The patient is a 32-year-old male with chest discomfort and exertional dyspnea of 8 months duration. He denied lower extremity edema or orthopnea. Examination revealed a soft holosystolic murmur. Echocardiography demonstrated preserved cardiac function (ejection fraction 60%) with a myxomatous mitral valve. There was P2 prolapse with a very eccentric anteriorly-directed mitral regurgitation jet. Severe mitral regurgitation was demonstrated with systolic flow reversal in the pulmonary veins as well as a regurgitant volume of 67 mL and regurgitant fraction of 53%. Due to the patient’s young age, no cardiac catheterization was performed. After lengthy discussion with the patient, an attempted valvular repair was planned. If a valve replacement was required, a mechanical valve would be selected due to his young age and relative health.
The operation may be performed via sternotomy, hemi-sternotomy, paramedian sternotomy or right anterior thoracotomy (1). Standard sternotomy and thoracotomy are the approaches utilized at our institution. A thoracotomy was selected for this patient according to his wishes. With this technique, all patients at our institution undergo general anesthetic with a single lumen endotracheal tube, central venous access with pulmonary artery sump catheter, an arterial line and intra-operative transesophageal echo cardiography. A double lumen tube has not been found to be necessary. The arms are tucked at the side. A roll is placed under the patient’s right side resulting in an approximate 30-degree elevation.
The surgical approach may be either via sternotomy, hemi-sternotomy, paramedian sternotomy or right anterior thoracotomy. In this thin patient with a BMI of 21, his body habitus was deemed amenable to a thoracotomy. If a patient has had previous sternotomy or thoracotomy, then the alternative technique is used for reoperation.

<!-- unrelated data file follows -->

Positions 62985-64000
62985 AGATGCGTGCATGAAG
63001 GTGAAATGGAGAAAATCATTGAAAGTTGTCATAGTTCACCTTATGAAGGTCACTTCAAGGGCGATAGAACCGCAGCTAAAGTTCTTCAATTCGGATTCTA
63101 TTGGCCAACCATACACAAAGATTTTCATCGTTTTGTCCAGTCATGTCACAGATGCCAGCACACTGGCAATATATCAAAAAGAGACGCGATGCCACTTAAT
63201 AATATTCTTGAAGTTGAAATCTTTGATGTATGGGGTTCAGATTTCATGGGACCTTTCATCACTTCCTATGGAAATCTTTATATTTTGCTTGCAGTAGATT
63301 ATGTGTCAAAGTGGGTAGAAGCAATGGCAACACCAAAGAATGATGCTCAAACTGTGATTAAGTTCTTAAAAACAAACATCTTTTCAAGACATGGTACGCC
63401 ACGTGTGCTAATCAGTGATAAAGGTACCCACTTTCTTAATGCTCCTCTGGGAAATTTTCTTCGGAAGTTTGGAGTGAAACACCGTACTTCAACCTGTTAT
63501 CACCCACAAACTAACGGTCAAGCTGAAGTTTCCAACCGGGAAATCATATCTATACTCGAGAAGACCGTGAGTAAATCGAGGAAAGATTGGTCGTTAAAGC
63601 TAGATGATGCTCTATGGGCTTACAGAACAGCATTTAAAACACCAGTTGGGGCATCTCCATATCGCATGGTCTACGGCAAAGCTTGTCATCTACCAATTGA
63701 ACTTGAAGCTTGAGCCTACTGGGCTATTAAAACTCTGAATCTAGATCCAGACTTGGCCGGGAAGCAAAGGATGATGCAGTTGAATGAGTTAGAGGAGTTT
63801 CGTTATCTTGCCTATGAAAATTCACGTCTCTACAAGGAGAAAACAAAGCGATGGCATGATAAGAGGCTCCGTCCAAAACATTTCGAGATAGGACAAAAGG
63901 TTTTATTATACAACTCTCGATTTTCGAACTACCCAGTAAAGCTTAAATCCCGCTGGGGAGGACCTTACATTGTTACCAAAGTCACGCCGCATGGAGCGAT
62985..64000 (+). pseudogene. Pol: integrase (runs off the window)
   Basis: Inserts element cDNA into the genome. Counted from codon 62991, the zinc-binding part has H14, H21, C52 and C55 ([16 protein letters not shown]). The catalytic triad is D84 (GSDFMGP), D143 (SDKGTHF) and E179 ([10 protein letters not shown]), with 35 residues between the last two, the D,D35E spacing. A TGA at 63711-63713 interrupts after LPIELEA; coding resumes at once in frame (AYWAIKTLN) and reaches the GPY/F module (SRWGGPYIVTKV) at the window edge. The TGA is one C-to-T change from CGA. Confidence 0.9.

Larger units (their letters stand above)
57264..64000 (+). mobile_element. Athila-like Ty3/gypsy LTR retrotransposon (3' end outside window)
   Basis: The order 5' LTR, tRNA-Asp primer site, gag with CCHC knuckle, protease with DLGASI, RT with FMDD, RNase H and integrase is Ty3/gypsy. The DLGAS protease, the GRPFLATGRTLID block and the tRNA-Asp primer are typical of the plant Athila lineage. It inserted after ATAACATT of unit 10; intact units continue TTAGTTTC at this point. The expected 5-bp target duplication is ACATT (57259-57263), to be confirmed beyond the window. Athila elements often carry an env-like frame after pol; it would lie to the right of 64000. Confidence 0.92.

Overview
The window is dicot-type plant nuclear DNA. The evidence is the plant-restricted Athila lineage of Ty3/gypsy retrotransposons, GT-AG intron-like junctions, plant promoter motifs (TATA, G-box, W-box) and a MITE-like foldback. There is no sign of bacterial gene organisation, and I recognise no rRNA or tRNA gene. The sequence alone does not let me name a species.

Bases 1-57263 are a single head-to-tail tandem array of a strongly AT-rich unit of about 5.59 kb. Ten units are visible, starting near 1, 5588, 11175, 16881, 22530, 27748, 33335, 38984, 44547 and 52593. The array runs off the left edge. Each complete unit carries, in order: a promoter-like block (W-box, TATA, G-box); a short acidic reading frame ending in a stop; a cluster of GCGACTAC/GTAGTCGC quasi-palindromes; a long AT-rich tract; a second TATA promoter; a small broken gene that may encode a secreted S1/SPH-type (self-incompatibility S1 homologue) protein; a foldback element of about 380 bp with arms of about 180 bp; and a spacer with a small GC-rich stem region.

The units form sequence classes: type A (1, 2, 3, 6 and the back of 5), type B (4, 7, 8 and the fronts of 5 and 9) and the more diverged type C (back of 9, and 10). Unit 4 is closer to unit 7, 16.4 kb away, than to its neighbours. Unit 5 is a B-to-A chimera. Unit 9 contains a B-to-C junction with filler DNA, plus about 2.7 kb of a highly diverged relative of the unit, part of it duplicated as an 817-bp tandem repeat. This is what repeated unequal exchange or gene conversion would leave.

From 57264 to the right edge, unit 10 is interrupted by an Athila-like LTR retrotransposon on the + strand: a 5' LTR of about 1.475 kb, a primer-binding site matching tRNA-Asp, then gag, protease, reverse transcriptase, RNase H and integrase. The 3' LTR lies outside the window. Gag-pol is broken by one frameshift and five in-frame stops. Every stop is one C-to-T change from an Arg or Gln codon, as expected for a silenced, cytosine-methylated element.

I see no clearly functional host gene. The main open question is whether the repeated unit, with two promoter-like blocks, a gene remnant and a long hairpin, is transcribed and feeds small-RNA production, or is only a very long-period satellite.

An oblique incision is made at the right groin and the dissection is carried down to the femoral vessels. Of note, these may also be accessed by a percutaneous approach, although that is not our practice. The right side is selected because of a more linear approach to the inferior vena cava (IVC). Arterial and venous cannulas are placed with the Seldinger technique and transesophageal echocardiography (TEE) guidance. With this approach, vacuum-assist must be utilized on the venous circuit to optimize drainage with the smaller sized single venous cannula from the femoral vein.
A right anterior thoracotomy is made at approximately the level of the inframammary crease. A soft tissue flap is then raised superiorly and the fourth intercostal space is entered. Self-retaining soft tissue retractors are utilized. The table is raised and the patient is rotated to the left to optimize visualization. The pericardium is opened anterior to the phrenic nerve. Stay sutures are utilized for exposure. An aortic root vent is placed at the ascending aorta for antegrade cardioplegia and de-airing. It has not been found to be necessary to have a coronary sinus cardioplegia catheter, with the stipulation that the aortic valve must be intact. Sondergaard’s groove is developed. A minimally invasive aortic cross clamp (Cosgrove Flex Clamp) is used and placed distally to the antegrade cardioplegia catheter.
The left atrium is opened. A left atrial elevator is placed percutaneously from a right parasternal position. Stay sutures may be used on the left atrial free wall and/or the atrial annulus to obtain better visualization and exposure. The valve is visualized and the abnormality identified. In this case, a triangular resection of P2 is performed. The posterior leaflet is re-approximated with interrupted prolene sutures. The valve is tested with irrigation and excellent coaptation is noted. A rigid annuloplasty ring is selected after sizing and sutured into position using horizontal mattress sutures.